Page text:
OG Xbox F & G Drive Help

If you believe FATXplorer is showing an incorrect size for your original Xbox HDD’s F drive, or your G drive is missing, this post will help clarify the situation.

Original Xbox HDDs, without a partition table, can have both F and G drives. If there is extra space after the stock/retail partitions, it can be used for an F drive, and sometimes a G drive. The F drive can be up to 120 GB. That is the limit because that is the maximum size the stock/retail Xbox BIOS can support. Without a partition table, FATXplorer will not recognize an F drive larger than 120 GB. If the Xbox has LBA48-compatible BIOS installed, the F drive maximum size remains 120 GB, but all the space after that can be used by a G drive. If FATXplorer finds a G drive, it will use all the space from the very start of the partition through the very end of the disk.

Original Xbox HDDs, with a partition table, have all the partition size values in the partition table, which FATXplorer will read and utilize. This is the only way an F drive can be set to a size larger than 120 GB.

There are a few cases where FATXplorer may not get the size of the F drive right. These are not considered bugs, and need to be corrected by the user. If you suspect a problem with your F drive (the size is smaller than expected or there are no files), it is very important that you limit interaction with it (do not mount it, copy files to it, etc) to avoid corrupting data.

  • Unused partition table. Users who formatted disks with a partition table and later use the disk with an Xbox BIOS that doesn’t support partition tables have run into various problems because FATXplorer will use the partition table and the Xbox will not. FATXplorer will always give priority to the partition table over the stock/retail partition layout. If the Xbox isn’t using the partition table that exists on the disk, that is not something FATXplorer is able to safely assume. The solution is to delete the partition table from the disk. It can be done via hex editor (zero out the first 512 bytes of the disk), or by using a tool in FATXplorer (coming soon).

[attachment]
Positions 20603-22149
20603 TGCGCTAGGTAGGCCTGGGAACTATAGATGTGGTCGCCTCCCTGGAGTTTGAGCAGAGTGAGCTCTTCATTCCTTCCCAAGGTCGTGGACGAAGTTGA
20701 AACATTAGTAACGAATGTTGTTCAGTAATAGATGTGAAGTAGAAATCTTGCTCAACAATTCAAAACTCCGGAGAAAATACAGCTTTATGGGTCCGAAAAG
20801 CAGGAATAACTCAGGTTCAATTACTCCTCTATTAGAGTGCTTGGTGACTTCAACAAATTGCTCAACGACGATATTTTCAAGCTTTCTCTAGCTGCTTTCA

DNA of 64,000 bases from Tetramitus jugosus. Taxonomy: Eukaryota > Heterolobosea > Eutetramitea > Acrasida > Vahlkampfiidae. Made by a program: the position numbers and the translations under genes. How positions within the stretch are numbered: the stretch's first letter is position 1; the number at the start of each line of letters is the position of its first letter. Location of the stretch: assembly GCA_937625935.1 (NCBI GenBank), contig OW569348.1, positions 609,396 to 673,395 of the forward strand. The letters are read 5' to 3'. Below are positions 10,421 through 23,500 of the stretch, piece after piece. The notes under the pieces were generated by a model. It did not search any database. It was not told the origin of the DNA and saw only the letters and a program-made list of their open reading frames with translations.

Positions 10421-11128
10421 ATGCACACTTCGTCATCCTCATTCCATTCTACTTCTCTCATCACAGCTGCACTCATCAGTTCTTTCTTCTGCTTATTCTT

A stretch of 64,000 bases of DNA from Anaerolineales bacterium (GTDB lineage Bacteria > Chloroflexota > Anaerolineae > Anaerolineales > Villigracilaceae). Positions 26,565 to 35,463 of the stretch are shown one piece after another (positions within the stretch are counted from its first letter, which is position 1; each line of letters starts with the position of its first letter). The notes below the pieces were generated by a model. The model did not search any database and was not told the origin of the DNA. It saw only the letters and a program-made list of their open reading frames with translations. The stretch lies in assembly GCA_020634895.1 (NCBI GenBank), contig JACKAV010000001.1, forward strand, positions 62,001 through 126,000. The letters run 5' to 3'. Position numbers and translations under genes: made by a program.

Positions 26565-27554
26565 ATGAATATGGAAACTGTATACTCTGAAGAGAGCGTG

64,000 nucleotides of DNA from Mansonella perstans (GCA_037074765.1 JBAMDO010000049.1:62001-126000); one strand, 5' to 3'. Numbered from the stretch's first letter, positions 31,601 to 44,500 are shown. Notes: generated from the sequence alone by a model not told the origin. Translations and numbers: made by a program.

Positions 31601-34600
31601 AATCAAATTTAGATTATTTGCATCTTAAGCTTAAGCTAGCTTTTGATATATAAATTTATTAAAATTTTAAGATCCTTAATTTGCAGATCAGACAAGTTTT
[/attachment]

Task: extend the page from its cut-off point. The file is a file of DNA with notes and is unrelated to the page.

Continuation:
• Deleted partition table. This typically happens when users accidentally initialize or format the disk in Windows. With the partition table gone, FATXplorer will use the stock/retail partition layout, which will result in a smaller than expected F drive with missing files. This can be fixed by restoring the partition table. If you need help with that, contact support. FATXplorer may be able to restore the partition table in a future update.
  • X3 BIOS. If you are using, or want to use, X3 BIOS then avoid formatting a disk using its menus. This is because this BIOS will not write a partition table to the disk, which will result in FATXplorer interpreting the sizes of the F or G drives incorrectly. What you need to do is enable “Use Saved Partition Table” in the X3 BIOS menu, and then format the disk using other means, such as XBPartitioner or FATXplorer. If you already have a lot of data you don’t want to lose, this can be fixed by setting the above-mentioned X3 BIOS menu option, and then manually adding a partition table. If you need help with that, contact support. FATXplorer may be able to add a partition table in a future update.

If you are having trouble with your F and/or G drives and need extra help, don’t be afraid to leave a comment below!

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